Off the shelf Pete Creighton
We're pornified, she says
Pamela Paul, Pornified: How Pornography Is Transforming Our Lives, Our Relationships, and Our Families. Times Books, 2005, $25.
Many of us may believe that pornography is just a harmless pastime, part of our liberated culture. That's what they want you to believe, says author Pamela Paul, known for her social study reports. "They" are the purveyors of porn who are making a lot of money from it, she tells.
From the book's cover: "Drawing from the results of more than 100 interviews (of porn addictive users) and an exclusive nationwide poll, author Paul exposes how porn has infiltrated and unsettled our lives … as intimacy is replaced by fantasy, distrust, dissatisfaction, and emotional isolation. "
Her chapter on kids in a pornified culture may be the most damning of all. "The effects on children can be disturbing and devastating." The porn on the internet "affects developing sexuality; the younger the age of exposure, and the more hard-core the material, the more intense the effects."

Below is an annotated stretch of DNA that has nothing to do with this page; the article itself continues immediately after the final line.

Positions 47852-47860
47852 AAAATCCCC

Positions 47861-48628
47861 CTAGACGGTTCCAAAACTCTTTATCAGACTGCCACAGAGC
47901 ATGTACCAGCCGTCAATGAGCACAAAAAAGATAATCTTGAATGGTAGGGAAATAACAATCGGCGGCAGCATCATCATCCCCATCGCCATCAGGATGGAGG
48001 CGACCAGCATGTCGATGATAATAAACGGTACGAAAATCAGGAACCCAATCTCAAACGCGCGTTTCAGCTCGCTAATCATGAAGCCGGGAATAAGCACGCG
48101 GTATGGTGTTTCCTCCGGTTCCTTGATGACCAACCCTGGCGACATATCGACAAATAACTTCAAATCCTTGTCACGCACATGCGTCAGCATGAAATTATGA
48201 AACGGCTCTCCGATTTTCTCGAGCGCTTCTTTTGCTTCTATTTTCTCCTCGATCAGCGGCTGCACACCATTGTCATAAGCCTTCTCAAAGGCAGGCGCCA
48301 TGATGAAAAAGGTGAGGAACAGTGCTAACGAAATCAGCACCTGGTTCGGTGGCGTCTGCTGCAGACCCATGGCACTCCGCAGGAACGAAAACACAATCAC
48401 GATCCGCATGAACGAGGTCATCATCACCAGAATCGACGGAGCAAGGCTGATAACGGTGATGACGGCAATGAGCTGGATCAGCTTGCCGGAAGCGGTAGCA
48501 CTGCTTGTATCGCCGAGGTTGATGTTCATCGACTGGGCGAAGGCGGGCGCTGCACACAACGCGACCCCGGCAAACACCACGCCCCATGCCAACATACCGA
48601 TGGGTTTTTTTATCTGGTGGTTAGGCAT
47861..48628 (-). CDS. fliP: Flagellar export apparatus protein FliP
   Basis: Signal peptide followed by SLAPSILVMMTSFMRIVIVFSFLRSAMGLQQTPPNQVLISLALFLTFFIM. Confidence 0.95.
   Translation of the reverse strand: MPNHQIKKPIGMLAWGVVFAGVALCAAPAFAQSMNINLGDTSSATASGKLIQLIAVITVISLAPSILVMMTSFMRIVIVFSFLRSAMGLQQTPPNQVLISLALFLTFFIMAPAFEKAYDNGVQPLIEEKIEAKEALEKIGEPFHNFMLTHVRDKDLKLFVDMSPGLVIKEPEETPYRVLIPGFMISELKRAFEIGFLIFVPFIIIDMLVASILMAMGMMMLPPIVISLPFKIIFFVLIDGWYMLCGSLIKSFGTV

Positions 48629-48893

This mini-report just skims the surface of the book's findings. It does not give the book justice. Porn is a complicated issue, obfuscated by other sexual deviances to convince us it is harmless. "The majority of Americans may shrug off the issue … but the costs are great and will mount…. We need to find new ways to approach the problem," says the author.
Powerful porn business interests need to sell their product as acceptable, even natural, normal. There is so much money involved. "The porn industry likes to portray and position itself as just another all-American industry. Indeed, porn may be the ultimate capitalistic enterprise: Low costs, large profit margins, a cheap labor force … and it's out to protect its interests."
Porn is not protected by the First Amendment, the author states. Don't let them tell you otherwise.
She clearly shows the insidious harm it can do and is doing.
The book's subhead makes the clear charge: "How pornography is transforming our lives, our relationships, and our families."
Freely available porn of all degrees on the internet is surely the greatest danger of fostering serious addictions, to adult men mostly. Children may suffer even greater psychological harm.
The book is a recent addition to the non-fiction shelf of the Galesburg Public Library.